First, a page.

How much is self-deportation, and how much is it undocumented immigrants moving elsewhere in the U.S.? Studies by the Pew Hispanic Center, which each year tracks the estimated undocumented population, have shown that this population has declined significantly since 2007, when it peaked at around 12 million, and that net migration from Mexico has now come to a standstill, as reported today. Factoring into the decline in illegal entries have been the poor U.S. economy, border enforcement and rising deportations. Yet the same time, among those already here, Pew has also found a growing share of undocumented to be staying long-term.
In any case, the uprooting that has occurred is real, regardless of the destination. A recent story from NPR's Fronteras Desk profiled a woman who moved to New Mexico:
Jossie and her family lived in the Phoenix area in 2010, the year Arizona's legislature passed the bill. A federal judge blocked the most controversial parts of SB 1070, including a provision that would require police to check the immigration status of those they believe are in the country illegally.
But that injunction didn't matter for Jossie. She was so nervous driving to work as a housekeeper that she once hyperventilated and lost consciousness on the road, she said.
"New Mexico offer me opportunities," Jossie said.
3) Tougher, bolder political discourse on immigration - and bolder opposition
The back-and-forth continues over just what Mitt Romney meant earlier this year when he called Arizona "a model" for immigration policy, a statement that was first interpreted as praise for SB 1070. His campaign has since said that Romney was praising a different Arizona law, one from 2007 requiring employers to verify new employees' work authorization.
Whatever he meant, the fact that Romney was praising a state immigration law is a telling sign of how state immigration laws like SB 1070 have affected the political discourse. In the aftermath of SB 1070's passage, in spite of its being partly hung up in court, the immigration discourse veered sharply to the right as many conservative state legislators were emboldened to act.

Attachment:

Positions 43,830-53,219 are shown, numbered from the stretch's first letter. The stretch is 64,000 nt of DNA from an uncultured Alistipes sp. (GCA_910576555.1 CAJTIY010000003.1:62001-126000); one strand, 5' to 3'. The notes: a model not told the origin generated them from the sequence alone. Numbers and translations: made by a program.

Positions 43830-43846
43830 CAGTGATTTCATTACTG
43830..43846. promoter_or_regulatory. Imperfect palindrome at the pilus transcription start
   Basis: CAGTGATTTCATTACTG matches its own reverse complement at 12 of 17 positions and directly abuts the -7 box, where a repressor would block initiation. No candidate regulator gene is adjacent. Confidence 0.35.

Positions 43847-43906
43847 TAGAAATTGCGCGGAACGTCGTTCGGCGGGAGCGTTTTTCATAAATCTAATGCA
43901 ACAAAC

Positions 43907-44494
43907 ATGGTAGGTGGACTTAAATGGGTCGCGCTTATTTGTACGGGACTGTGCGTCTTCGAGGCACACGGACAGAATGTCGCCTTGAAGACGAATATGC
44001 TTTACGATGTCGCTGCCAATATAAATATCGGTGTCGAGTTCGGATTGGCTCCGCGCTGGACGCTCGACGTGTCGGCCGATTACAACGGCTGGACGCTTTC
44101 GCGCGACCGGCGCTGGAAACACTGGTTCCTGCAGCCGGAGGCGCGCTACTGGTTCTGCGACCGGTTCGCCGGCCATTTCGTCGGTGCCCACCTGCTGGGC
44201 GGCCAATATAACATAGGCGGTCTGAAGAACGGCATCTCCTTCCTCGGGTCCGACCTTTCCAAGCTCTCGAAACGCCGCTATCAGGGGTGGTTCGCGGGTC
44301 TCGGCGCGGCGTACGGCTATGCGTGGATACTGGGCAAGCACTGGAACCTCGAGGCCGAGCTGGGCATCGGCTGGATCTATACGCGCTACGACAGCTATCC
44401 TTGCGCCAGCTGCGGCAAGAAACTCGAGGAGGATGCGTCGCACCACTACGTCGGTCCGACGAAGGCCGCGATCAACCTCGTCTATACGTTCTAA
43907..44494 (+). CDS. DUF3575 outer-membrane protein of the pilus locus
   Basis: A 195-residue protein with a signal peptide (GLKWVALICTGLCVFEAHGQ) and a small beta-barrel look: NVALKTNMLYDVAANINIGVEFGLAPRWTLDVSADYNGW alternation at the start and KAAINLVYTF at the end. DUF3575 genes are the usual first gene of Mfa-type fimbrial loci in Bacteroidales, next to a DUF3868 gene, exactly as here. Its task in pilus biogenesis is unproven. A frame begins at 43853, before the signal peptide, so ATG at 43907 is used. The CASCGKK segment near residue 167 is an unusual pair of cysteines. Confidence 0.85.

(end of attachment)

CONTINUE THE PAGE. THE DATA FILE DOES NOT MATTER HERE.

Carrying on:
For a while, some of the state measures being introduced topped SB 1070 in terms of how strict they were. Among them were several bills introduced last year, most based on model legislation, intended to outlaw birthright citizenship by reinterpreting the 14th Amendment of the U.S. Constitution. While talk of doing away with automatic citizenship at birth has long existed on the fringes of the immigration debate, after SB 1070, it became mainstream.
In an interview with Multi-American shortly after he and a coalition of other conservative state lawmakers unveiled anti-birthright citizenship model legislation last year, Rep. Daryl Metcalfe explained the thinking at the time:
“The success that Arizona had at the state level and the light that has been shined on their efforts…that does create momentum, that does encourage state legislators who think ‘Hey, if Arizona can do it,’” Metcalfe said. “We’re seeing momentum build."
The broader political effect was perhaps best put into words by former Arizona state senator Russell Pearce, who sponsored SB 1070, in an first-person essay he penned for Politico last November after he was ousted in a recall election. He wrote:
This issue has now become bigger than me — and bigger than Arizona.
We have inspired other states to take action. More than 34 states are now proposing legislation modeled on SB1070. Alabama, South Carolina, Utah and Georgia have already passed bills.
Before I introduced SB 1070, Arizona political luminaries like Sen. John McCain and Rep. Jeff Flake were leading sponsors of amnesty for illegal immigrants. But since we passed it, most of our GOP congressman and senators at least give lip service to supporting patriotic immigration enforcement.
But as seen with the recall of Pearce, who may run for state office again, there has also been a backlash. While SB 1070-inspired laws had traction in some states that saw rapid growth in their immigrant populations in recent years, especially in the South, many similar bills elsewhere have failed to make it into law. Even the stricter post-SB 2070 bills that followed in Arizona, like those opposing birthright citizenship, failed to make it through the statehouse.
Meanwhile, the same year that SB took effect, a movement of young immigrant activists began to see exponential growth, by year's end helping push the nearly decade-old Development, Relief and Education for Alien Minors (DREAM) Act to as close to a win as it's ever gotten in Congress.
While the proposal to legalize certain undocumented young people hasn't moved since, Republicans are now considering a stripped down version as they try to woo Latino voters. And some, including the Mitt Romney campaign, have realized that in an election year, too much talk of strict immigration enforcement can cost necessary votes.
Next stop for SB 1070 is the Supreme Court, which will ultimately decide to what degree states can set their own immigration agenda. Oral arguments are set for Wednesday; a decision isn't likely until June.